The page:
Greek Chicken Cooked in Tomato-Kotopoulo Kokkinisto

Kokkinisto Chicken

Today  I need talk about one of my favorite Greek meat recipes: Kotopoulo Kokkinisto. It is one of  my all time favorite chicken dishes. Kokkinisto, refers to the method of cooking in tomato sauce. Kokkino means red and kokkinisto mean reddened. A large number of dishes in Greece are kokkinista: almost all summer vegetables are cooked in a combination of tomato, olive oil, herbs and spices. Examples include okra, green beans and eggplant. But meats are often cooked in tomato sauce as well. Kotopoulo kokkinisto is a common favorite, and I remember both my grandmothers occasionally making this dish, usually on Sundays or other special occasions, by using their own chickens from the yard.

But apart from the flavor, this dish is healthy. Studies have shown that when tomato is cooked with olive oil, the absorption of lycopene in increased. Lycopene is a potent antioxidant that may protect from cancer and heart disease. Also it is important to know that even cooked tomatoes retain some of the vitamin C, and the presence of vitamin C from the tomatoes increases your absorption of iron from the meat. The amount of  olive oil used in this recipe is actually small, corresponding to less than a tablespoon per person, so you are getting a dish moderate in fat and rich in protein and antioxidants. I tend to add more tomatoes than usual so I can incorporate another serving of vegetables to the dish. This can be accompanied with potatoes or other starch such as pasta or rice. I used brown rice (cannot really tell in the photo), but sometimes we just make the chicken and accompany it with some salad and a slice of bread.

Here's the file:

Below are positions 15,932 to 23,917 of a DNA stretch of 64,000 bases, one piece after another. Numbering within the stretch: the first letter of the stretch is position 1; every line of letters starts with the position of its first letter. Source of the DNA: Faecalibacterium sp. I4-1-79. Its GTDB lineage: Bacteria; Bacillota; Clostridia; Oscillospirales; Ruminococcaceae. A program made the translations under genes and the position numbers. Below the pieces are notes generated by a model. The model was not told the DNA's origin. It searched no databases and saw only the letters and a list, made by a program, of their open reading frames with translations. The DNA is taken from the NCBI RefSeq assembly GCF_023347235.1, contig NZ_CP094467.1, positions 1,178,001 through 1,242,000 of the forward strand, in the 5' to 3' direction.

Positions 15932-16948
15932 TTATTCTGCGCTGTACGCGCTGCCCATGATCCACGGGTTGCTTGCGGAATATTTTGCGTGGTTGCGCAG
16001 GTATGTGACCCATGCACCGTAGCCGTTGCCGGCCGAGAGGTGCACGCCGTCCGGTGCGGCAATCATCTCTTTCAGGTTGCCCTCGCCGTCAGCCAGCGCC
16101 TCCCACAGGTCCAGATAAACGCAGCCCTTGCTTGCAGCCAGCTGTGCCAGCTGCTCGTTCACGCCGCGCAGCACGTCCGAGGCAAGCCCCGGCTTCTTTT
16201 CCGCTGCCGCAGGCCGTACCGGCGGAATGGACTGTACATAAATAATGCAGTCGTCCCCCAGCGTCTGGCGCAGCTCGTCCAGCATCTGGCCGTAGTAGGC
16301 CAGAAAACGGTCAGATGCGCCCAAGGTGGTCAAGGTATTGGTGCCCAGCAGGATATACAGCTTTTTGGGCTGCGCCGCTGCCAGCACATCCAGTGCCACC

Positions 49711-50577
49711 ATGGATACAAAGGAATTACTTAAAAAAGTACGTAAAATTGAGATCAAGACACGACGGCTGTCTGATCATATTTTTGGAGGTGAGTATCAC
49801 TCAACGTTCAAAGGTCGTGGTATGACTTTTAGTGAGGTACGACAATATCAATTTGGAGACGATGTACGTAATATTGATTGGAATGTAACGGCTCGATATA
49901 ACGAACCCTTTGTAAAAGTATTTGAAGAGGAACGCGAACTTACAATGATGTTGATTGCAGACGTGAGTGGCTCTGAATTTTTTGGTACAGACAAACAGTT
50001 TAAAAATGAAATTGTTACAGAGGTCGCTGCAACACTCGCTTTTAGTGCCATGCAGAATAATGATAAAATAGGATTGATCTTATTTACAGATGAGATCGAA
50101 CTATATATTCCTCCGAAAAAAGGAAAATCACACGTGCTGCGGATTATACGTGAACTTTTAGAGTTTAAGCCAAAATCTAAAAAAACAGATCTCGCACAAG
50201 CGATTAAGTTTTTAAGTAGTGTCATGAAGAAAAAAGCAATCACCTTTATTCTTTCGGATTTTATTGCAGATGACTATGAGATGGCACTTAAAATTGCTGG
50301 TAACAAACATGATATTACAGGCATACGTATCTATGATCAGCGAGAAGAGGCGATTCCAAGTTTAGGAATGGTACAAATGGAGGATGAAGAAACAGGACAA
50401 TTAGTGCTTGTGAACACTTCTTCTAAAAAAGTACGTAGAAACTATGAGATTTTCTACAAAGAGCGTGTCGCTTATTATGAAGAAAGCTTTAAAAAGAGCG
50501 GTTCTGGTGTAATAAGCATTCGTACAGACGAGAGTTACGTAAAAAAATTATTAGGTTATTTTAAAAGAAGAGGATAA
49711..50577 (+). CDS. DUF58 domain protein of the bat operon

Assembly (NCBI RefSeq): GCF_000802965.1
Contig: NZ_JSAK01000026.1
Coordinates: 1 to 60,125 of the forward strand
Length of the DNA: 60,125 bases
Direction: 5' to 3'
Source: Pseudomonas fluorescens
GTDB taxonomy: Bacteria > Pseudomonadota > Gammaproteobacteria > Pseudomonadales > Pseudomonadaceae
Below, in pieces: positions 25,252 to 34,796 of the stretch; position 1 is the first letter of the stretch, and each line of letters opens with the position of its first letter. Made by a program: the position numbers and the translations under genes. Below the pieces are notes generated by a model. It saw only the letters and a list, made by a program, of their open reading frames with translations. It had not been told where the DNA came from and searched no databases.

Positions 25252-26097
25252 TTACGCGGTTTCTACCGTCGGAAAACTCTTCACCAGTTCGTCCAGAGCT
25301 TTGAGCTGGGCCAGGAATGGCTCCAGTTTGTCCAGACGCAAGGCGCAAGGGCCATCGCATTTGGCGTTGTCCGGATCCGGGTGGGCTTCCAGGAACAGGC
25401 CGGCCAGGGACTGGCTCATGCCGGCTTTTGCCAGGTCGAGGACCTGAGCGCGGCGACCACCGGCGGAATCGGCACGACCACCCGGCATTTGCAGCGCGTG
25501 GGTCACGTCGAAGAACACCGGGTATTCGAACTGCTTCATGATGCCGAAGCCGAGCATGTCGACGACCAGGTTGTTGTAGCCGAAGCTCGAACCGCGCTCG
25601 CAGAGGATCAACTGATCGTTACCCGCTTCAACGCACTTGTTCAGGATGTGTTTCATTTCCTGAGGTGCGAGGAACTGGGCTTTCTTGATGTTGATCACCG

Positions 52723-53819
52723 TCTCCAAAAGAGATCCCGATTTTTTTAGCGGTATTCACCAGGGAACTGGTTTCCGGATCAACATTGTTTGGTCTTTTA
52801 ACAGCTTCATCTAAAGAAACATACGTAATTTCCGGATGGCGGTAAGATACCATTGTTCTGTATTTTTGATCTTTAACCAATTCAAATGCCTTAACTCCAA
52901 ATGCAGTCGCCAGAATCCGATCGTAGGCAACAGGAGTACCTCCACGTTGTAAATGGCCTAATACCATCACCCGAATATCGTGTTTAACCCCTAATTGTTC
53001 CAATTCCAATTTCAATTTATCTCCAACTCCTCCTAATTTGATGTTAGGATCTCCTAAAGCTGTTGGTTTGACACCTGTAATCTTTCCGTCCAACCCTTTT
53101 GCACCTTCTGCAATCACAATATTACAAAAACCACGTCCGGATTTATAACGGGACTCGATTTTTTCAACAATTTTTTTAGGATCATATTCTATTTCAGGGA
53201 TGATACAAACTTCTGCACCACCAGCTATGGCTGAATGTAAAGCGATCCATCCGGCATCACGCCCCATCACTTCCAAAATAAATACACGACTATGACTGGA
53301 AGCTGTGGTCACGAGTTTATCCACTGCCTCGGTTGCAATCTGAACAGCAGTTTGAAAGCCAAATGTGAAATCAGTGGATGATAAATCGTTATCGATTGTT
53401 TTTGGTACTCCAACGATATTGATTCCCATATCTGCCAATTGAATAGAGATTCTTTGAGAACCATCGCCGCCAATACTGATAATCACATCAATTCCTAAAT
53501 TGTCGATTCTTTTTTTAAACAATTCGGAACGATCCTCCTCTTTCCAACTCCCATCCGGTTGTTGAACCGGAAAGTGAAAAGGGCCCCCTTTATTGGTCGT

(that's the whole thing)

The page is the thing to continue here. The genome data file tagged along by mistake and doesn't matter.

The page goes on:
Greek Chicken Cooked in Tomato-Kotopoulo Kokkinisto

Kokkinisto Chicken
Prep Time: 10 minutes
Cook Time: 1 hour
Total Time: 1 hour 10 minutes
A Classic Greek Favorite: Chicken stewed until tender in a rich tomato sauce.
Course: chicken, Entree
Cuisine: Greek, Mediterranean
Keyword: Greek Chicken
Servings: 3
Author: Elena Paravantes
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  • 1 ½ pound chicken in pieces- with or without skin-You can use a 3 lb. whole chicken and just double the amount of the rest of the ingredients.
  • 2 onions diced
  • 2 ½ tablespoons olive oil
  • 1-2 minced garlic cloves
  • 16-20 ounces diced tomatoes- fresh or canned
  • 1 cinnamon stick
  • 3-4 allspice berries
  • 1 bay leaf
  • Pepper to taste
  • 1 teaspoon salt


  • In a large deep pan, heat the olive oil and sauté the chicken pieces on both sides for about 8-10 minutes total.
  • Set the chicken aside and sauté the onion until soft. Add the garlic and sauté for a minute.
  • Add the rest of the ingredients (tomato, cinnamon stick, all spice, bay leaf, salt and pepper) and about 1/3 cup of water and mix well. Add the chicken and blend.
  • Cover the pan and let it simmer for about 45 minutes, until chicken is cooked.
  • In the meantime, prepare your side dish (rice or pasta) or your salad.
  • Serve warm.
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Photo by Elena Paravantes © All Rights Reserved

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Recipe Rating


  1. Every recipe I have tried in your cookbook has been wonderful, the only one that was a problem was the bulgur breakfast, and that really was because of the bulgur, not the recipe. It took much longer to soak than you said.5 stars

    1. Thank you Joan,
      If it is coarse bulgur it may take longer, fine bulgur wheat will soften quicker. Although it will have a bit, it’s not meant to be soft like oatmeal.

  2. I highly, highly recommend adding tomato paste towards the end of cooking. It makes it “tomatoier” and thickens up the sauce.

    Also, if you use fresh tomatoes, try Roma. Deseed, cut into chunks, throw into a strainer, and hand squeeze all the juice out into a pot. You can also throw in some of the squeezed out tomato chunks if you like your sauce chunkier.

    From the Lakonia region, my grandmother was a legend cook in our village. Many villagers would come to her for recipes and hints. She only cooked by hand and by eye, NEVER followed a recipe. I once tried to make a recipe book with her when I was younger, and she’d always tell me “there are no measurements. It’s all feel.”